20/03/2012 § 1 Comment
Have you ever wanted to love something so much, because you felt it was thisclose to perfection — but you just couldn’t quite get there? This was the exact feeling I had while watching the Louis Vuitton Fall Winter 2012 show. Even before that magnificent train fully pulled into the “station” and the models disembarked one at a time, trailed by immaculate porters bearing the iconic bags the house of Vuitton is known for, I knew that Marc Jacobs was pulling from the same early 20th century inspiration well that Ralph had also dipped into (and that I loved) and I got excited — but I should have seen the kaleidoscopic Jacobs twist coming. Indeed, with all the glittery doo-dads, exaggerated silhouettes and ridiculous hat action, I wouldn’t be very surprised to learn Dr. Suess or Tim Burton had assisted. And while I definitely respect Vuitton for pushing their boundaries, I must admit that I frequently feel disinterested in the brand’s contemporary fashion collections. I suppose I’m just not a Marc Jacobs girl.
The bags and luggage are usually a different story, and while I did find plenty to like among the collection’s accessories, I was still most bowled over the amazing production value of the show — which is destined to be my favorite concept for a very long time. I did want to share a few bright spots from the show though, which were best shown by the detail photos of Yannis Vlamos for Vogue Magazine.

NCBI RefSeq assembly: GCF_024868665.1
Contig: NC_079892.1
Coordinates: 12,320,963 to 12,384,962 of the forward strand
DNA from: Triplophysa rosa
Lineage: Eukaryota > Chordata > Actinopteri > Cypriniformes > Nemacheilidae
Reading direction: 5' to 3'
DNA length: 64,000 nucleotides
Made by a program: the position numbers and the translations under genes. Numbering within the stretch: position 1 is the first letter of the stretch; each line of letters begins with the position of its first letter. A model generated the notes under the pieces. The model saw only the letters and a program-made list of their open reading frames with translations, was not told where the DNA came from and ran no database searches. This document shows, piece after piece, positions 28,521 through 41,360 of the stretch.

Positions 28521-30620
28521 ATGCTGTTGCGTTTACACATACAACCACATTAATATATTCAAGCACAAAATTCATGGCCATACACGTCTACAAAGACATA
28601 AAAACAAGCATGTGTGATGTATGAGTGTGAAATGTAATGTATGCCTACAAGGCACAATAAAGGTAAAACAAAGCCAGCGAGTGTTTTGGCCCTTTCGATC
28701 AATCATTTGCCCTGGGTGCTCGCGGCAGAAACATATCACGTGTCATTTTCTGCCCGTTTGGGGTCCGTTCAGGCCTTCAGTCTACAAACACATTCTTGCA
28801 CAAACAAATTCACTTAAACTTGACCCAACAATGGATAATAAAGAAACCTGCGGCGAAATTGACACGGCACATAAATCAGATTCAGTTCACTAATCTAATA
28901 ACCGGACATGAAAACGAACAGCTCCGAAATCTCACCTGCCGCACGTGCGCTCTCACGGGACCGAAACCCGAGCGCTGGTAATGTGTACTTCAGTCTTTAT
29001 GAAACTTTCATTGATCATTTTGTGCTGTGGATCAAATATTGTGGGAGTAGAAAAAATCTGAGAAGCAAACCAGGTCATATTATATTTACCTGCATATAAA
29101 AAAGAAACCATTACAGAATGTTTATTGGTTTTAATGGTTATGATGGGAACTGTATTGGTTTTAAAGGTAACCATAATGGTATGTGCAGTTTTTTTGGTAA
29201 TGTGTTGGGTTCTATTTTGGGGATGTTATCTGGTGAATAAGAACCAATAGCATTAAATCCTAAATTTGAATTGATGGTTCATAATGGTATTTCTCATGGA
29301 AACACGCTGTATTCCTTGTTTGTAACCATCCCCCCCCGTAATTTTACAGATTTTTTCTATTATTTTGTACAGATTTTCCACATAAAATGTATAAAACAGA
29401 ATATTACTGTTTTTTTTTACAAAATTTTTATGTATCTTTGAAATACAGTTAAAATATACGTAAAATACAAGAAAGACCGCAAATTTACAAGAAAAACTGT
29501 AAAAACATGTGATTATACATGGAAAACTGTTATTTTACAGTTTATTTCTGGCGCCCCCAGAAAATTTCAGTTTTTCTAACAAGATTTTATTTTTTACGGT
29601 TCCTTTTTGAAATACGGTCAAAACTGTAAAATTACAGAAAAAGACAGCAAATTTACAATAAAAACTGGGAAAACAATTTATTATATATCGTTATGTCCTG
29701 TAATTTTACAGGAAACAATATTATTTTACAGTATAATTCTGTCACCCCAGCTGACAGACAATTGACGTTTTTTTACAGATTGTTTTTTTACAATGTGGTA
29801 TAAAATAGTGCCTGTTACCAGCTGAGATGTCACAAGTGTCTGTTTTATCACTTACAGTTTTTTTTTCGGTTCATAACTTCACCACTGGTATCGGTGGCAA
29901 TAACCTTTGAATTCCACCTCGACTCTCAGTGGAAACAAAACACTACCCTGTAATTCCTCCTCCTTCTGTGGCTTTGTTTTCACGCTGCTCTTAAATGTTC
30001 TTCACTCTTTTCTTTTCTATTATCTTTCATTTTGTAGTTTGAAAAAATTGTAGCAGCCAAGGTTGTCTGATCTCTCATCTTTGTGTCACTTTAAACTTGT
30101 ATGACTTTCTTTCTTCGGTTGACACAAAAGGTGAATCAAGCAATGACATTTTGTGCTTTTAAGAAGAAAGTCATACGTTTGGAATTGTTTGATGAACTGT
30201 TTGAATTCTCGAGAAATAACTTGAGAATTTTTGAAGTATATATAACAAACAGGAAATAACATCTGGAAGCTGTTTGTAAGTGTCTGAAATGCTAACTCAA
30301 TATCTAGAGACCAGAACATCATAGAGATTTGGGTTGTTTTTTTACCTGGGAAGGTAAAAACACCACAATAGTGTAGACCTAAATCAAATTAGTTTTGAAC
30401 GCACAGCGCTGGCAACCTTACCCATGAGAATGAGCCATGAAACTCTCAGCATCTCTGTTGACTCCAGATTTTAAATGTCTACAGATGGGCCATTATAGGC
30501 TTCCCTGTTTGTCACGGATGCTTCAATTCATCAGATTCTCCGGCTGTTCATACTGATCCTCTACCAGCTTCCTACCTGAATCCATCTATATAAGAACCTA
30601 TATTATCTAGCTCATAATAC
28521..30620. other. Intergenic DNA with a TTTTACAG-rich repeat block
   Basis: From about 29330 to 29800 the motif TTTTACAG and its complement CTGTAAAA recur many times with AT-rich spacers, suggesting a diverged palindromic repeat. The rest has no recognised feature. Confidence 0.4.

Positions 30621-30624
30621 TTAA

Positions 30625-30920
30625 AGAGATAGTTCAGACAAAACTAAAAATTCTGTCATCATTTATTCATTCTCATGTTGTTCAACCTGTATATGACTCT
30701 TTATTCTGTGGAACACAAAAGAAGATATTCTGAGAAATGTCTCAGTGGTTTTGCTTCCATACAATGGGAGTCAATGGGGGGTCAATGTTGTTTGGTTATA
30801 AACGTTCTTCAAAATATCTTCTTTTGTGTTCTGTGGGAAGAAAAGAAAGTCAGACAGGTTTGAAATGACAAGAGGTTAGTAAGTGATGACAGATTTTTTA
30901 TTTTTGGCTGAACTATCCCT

Perfection. Complete and utter perfection.
Of course, if you are more of a Marc Jacobs fan than I,
you can head here to view the full collection (via Vogue).
Also amazing is this short film produced by Louis Vuitton, which is a lovely behind-the-scenes look at the show’s preparations all the way through its execution:
04/01/2012 § 2 Comments
Can you believe that Babar, the beloved king of the elephants from the popular children’s books written by Jean de Brunhoff and his son Laurent, is turning 80 this year? In his honor, Les Arts Décoratifs in Paris has put together a lovely exhibition of books, sketches, toys and memorabilia, drawing from great museums and private collections around the world, showing Babar’s journey throughout the years.
Growing up, Babar was one of my very favorite stories, and I strongly believe it is the source of my small obsession with elephants. I especially love the simplicity of the watercolor illustrations by Jean de Brunhoff, from the little pom pom on cousin Arthur’s beret to the wrinkles of the older elephants. It was even better to find out that Babar was originally a bedtime story told by Cécile de Brunhoff, mother to Laurent (who was five at the time) and wife to Jean, a painter, in 1930. Jean, at the request of his sons, turned the story into an illustrated album that was then published by his uncle’s publishing house in 1931 as Histoire de Babar, le petit éléphant (Story of Babar), to great acclaim. Jean went on to write six more Babar books before his untimely death in 1937, with son Laurent continuing the tradition after WWII. Laurent has since added more than thirty books.
A lovely interview with Laurent about Babar, his family and his own writing.
New York’s own Morgan Library — one of my favorite places in the city — has also contributed to the exhibition in Paris, and for good reason. In their collection they have the Jean’s original maquette (or first draft) of Histoire de Babar, which you can view online here with commentary and comparison to the published work.
The exhibit runs through September 2012, and I have very high hopes I will be able to make it to Paris in time to catch it. If you go before I do, please give Babar my regards.
Les Arts Décoratifs
107 rue de Rivoli